In the years 2005, 2009 and 2011, Xanax (alprazolam) was the most popular psychiatric medication prescribed in the United States, according to an analysis performed by IMS Health.
Millions of people take this drug each and every day, and sometimes they do so because they have very serious mental health concerns they’re trying to ameliorate with medications. But sometimes people take Xanax simply because they like the way the drug makes them feel. People like this, who likely have an addiction to Xanax, are playing a dangerous game that could cost them their health and their happiness.
Proper Use of Xanax
Xanax is a benzodiazepine medication that’s designed to alter the chemical content of the brain. For people who have panic-based mental health disorders, this alteration can be remarkably helpful. For example, in a study in the journal Archives of General Psychiatry, researchers found that 82 percent of people who received Xanax for a panic disorder were either moderately improved or markedly improved when the study was over, compared to only 43 percent of people who only got a placebo. Studies like this demonstrate just how much a Xanax prescription can do for people who have very serious mental health disorders, and results like this allow this drug to stay on the market, year after year. For some, it’s absolutely necessary.
People who take this drug for a medical disorder tend to follow directions carefully. They often choose to:
- Take the drug at the same time of day
- Refuse to mix the drug with another substance
- Keep track of side effects and discuss them with a doctor
- Look for ways in which to stop using the drug
Study on Xanax to Treat Panic Disorder
Results of Moderate to Significant Improvement
In other words, they’re using Xanax to help them move past a very difficult time that will soon pass. They might develop a physical dependence on Xanax, and they might feel ill when they don’t have access to the substance they’re accustomed to, but they may not be psychologically compelled to keep using.
People who choose to take Xanax for recreational purposes often aren’t compelled to follow a doctor’s instructions about the use of this dangerous drug. They may not even work with a doctor at all. People like this steal the drug from other users, or they buy the drug from street dealers. Then these users combine their Xanax pills with other substances, including alcohol, heroin or methadone.
This mixing and matching produces a profound sense of sedation, and families often notice that an addiction is in play when the person begins to:
- Fall asleep during conversations
- Slur speech
- Stumble, stagger or trip
- Seem sleepy almost all of the time
As the addiction progresses, people who take Xanax may begin to experience symptoms of withdrawal between their doses of the drug. They may seem jittery, sweaty or nervous when there’s no supply of pills available, and they might even hallucinate or experience twitching muscles. If left untreated, this withdrawal syndrome can produce full-blown seizures, which can be life-threatening.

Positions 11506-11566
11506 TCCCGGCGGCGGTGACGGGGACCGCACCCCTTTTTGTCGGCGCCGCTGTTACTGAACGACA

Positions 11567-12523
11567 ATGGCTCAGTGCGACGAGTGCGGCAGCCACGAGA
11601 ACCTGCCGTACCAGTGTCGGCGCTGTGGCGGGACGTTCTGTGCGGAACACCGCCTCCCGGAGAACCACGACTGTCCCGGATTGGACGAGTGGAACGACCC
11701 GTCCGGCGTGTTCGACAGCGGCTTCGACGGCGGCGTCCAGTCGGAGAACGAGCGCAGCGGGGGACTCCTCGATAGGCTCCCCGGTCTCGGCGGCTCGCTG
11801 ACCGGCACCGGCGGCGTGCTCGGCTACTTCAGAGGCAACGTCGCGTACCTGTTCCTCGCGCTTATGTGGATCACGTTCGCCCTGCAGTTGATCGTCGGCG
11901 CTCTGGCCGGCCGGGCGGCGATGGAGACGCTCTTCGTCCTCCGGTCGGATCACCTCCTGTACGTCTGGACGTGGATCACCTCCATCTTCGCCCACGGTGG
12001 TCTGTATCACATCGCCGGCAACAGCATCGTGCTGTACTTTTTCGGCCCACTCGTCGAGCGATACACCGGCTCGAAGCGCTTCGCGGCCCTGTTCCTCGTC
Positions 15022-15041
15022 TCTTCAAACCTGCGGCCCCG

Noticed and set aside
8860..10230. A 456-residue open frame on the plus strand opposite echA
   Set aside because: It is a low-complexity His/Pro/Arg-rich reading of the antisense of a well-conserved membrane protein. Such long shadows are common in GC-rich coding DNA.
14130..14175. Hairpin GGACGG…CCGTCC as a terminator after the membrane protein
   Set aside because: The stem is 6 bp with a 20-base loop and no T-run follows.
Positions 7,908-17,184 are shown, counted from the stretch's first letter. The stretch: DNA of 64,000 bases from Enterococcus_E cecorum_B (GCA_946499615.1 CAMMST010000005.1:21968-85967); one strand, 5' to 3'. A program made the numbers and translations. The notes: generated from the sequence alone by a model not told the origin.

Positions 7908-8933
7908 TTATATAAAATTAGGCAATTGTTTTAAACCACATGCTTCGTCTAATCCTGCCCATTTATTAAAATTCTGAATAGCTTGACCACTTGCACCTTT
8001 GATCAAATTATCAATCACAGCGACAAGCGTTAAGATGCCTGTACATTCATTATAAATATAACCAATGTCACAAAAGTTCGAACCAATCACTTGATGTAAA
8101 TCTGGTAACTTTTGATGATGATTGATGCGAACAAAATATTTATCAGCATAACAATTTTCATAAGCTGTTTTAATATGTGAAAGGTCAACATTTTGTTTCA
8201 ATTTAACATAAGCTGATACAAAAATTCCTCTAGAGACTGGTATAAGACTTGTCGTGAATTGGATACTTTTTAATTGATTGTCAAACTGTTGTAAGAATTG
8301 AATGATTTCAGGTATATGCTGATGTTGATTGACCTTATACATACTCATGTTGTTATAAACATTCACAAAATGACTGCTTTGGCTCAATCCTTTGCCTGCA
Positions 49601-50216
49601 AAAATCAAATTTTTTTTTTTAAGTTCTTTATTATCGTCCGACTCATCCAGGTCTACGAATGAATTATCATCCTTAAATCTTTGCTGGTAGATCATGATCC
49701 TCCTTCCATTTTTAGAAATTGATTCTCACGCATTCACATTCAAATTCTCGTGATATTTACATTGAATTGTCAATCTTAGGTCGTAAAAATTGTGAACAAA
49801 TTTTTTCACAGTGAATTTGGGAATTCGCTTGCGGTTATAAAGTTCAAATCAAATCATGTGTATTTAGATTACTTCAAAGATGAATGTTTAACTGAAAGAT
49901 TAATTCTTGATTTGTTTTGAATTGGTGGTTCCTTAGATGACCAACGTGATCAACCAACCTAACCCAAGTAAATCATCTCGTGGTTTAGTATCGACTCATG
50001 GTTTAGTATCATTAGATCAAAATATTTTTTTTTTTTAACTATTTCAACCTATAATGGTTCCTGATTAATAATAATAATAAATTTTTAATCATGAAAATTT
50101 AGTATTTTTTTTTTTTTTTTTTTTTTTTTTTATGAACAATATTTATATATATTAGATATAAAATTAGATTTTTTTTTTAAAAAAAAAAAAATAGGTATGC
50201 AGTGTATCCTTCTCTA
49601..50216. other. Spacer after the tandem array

This mixing is dangerous, as this article will soon make clear, but those who abuse other drugs might also be at higher risk for developing addictions to Xanax, as their brains seem to be more responsive to the changes Xanax can bring about.
For example, a study in the Journal of Clinical Psychiatry found that alcoholics experienced more euphoria when they took Xanax, compared to people who were not alcoholics.
More research is needed to determine why other addictions prime the brain for a Xanax addiction, but it’s clear that some sort of link exists. For these people, Xanax might be too tempting to resist, and once they try it, they may quickly be addicted.
Xanax Addiction Recovery
People who abuse Xanax often need professional help in order to recover fully. Addictions like this can be difficult to combat alone, and the withdrawal process is full of very dangerous moments that require the help and attention that only a medical professional can provide. In addition, people who get sober need to learn how to maintain that sobriety, and often, that learning process is difficult for people to achieve without help. They may not know how to quell the cravings for drugs that speak to them in the deep of the night, and they may not understand how to keep their drug-using friends at bay, so they really can get sober. Therapy can be vital, as it provides people with the opportunity to both learn and practice.
This is the kind of help we can provide at Axis. Our luxury rehab facilities provide people with a safe and beautiful space in which to rest and heal, and our therapists are adept at designing therapy programs that can inform, motivate and soothe. When the person you love enters our facility, we design a custom program that addresses all of the triggers that keep a Xanax abuse syndrome alive, and we provide a number of alterative therapies that can help the person you love to heal on a spiritual level. We stay in touch when therapy is complete, to ensure that the person makes a smooth transition into the community, and we are always available for follow-up therapy, should that be required. We’re here to help, and we hope you’ll call us in order to find out more.